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It is generally believed that the home of the ume (Japanese apricot) is China. Accepted theory also holds that it was introduced to Japan during or slightly before the Nara period (710-794). It was first introduced as a medicine made from the fruits of the ume. After that, the ume tree was transplanted to Japan and it spread rapidly throughout the country.

In the middle of the Heian period (794-1192), the umeboshi appeared in writing for the first time. It was written that Emperor Murakami recovered from illness using umeboshi. However, the umeboshi of those times was different from that of today, that is, it was just salted.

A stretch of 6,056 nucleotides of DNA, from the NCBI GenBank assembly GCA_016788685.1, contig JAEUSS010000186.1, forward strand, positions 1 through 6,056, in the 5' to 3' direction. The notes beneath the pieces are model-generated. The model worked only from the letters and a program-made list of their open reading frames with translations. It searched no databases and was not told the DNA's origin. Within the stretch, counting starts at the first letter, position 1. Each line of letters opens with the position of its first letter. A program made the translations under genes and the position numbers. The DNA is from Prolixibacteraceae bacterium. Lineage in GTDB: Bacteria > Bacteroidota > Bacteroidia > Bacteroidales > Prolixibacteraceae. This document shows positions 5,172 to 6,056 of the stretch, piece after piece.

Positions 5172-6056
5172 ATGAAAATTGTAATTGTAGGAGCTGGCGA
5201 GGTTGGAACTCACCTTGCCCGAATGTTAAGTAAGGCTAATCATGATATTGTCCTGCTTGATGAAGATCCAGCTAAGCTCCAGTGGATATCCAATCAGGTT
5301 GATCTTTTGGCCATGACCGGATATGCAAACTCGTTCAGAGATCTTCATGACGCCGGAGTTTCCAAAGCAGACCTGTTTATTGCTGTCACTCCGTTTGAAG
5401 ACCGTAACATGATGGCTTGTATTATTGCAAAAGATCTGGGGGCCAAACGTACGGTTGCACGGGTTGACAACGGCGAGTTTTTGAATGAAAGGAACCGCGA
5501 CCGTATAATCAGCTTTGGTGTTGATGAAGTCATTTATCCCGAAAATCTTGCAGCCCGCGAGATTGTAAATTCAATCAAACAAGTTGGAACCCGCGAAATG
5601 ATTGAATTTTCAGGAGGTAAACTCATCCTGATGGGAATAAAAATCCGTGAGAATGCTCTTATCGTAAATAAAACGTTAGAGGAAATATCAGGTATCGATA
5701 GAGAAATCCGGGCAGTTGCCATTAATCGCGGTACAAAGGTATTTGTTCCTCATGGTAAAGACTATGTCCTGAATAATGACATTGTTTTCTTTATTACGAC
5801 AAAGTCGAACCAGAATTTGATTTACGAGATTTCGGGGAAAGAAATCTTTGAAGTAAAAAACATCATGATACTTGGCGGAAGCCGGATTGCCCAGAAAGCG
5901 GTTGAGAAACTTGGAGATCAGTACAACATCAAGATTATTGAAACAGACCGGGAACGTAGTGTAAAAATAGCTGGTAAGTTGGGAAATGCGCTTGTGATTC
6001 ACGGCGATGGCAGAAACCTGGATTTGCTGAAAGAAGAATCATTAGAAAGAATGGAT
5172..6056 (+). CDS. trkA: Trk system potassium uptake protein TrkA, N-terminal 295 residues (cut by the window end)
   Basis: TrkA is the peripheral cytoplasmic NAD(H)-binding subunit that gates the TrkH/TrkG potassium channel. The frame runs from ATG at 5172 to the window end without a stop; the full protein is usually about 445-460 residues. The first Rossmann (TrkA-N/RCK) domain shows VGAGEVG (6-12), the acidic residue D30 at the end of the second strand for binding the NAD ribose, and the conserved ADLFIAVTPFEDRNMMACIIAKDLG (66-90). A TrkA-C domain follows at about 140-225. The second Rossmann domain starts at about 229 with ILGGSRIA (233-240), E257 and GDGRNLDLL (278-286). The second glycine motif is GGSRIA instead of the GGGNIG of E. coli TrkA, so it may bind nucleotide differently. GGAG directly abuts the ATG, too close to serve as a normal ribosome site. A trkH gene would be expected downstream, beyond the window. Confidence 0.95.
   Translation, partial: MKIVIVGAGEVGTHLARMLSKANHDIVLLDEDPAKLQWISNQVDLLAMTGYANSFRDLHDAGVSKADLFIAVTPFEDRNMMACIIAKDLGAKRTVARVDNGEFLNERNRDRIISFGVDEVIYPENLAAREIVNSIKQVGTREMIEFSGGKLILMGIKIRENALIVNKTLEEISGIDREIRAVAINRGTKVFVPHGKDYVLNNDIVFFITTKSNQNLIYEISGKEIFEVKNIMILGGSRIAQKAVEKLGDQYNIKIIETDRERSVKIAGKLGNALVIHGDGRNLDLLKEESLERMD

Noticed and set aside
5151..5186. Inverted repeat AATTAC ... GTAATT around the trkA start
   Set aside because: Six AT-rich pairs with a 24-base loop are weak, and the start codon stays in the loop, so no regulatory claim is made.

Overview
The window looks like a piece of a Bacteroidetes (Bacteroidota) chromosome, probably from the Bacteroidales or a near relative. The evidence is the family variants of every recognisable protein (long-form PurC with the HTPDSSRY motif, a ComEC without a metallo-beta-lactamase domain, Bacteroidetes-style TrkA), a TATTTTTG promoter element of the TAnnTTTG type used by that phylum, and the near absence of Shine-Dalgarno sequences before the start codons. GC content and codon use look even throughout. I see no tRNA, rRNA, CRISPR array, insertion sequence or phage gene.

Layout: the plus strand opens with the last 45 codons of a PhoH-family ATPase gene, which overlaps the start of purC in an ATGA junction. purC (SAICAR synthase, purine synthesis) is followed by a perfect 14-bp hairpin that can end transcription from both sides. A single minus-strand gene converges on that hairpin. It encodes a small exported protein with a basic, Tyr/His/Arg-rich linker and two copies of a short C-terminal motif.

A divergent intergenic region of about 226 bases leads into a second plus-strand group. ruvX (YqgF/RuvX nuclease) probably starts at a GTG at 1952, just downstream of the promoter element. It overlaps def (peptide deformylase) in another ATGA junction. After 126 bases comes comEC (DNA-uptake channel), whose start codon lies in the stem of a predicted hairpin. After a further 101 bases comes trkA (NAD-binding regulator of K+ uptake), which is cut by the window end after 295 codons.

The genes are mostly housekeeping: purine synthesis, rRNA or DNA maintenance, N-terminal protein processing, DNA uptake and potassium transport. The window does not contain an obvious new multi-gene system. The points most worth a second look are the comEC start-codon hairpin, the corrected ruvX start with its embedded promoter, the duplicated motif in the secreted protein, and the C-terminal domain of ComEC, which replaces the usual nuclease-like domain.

In the Kamakura period (1192-1333), the samurai began using the umeboshi as an antidote and then in the Muromachi period (1338-1573) as an appetite stimulant. In the Sengoku period (the warrior age: late Muromachi period), it was still used only as medicine, not as a food. When a samurai dying from war wounds was shown an umeboshi, it would revive him by making him salivate. For samurai in battle, the umeboshi was extremely important.

Early in the Edo period (1867-1911), umeboshi became a commonly used medicine and health food. Once, when an infectious disease spread throughout the country, large quantities of umeboshi were sent from the region where they were made.

Umeboshi has become an important part of Japanese life. Today, as many Japanese people travel overseas, we have come to value umeboshi more. In fact, many Japanese travelers overseas carry umeboshi with them, in case they become homesick for the taste of Japanese food or if they should fall ill.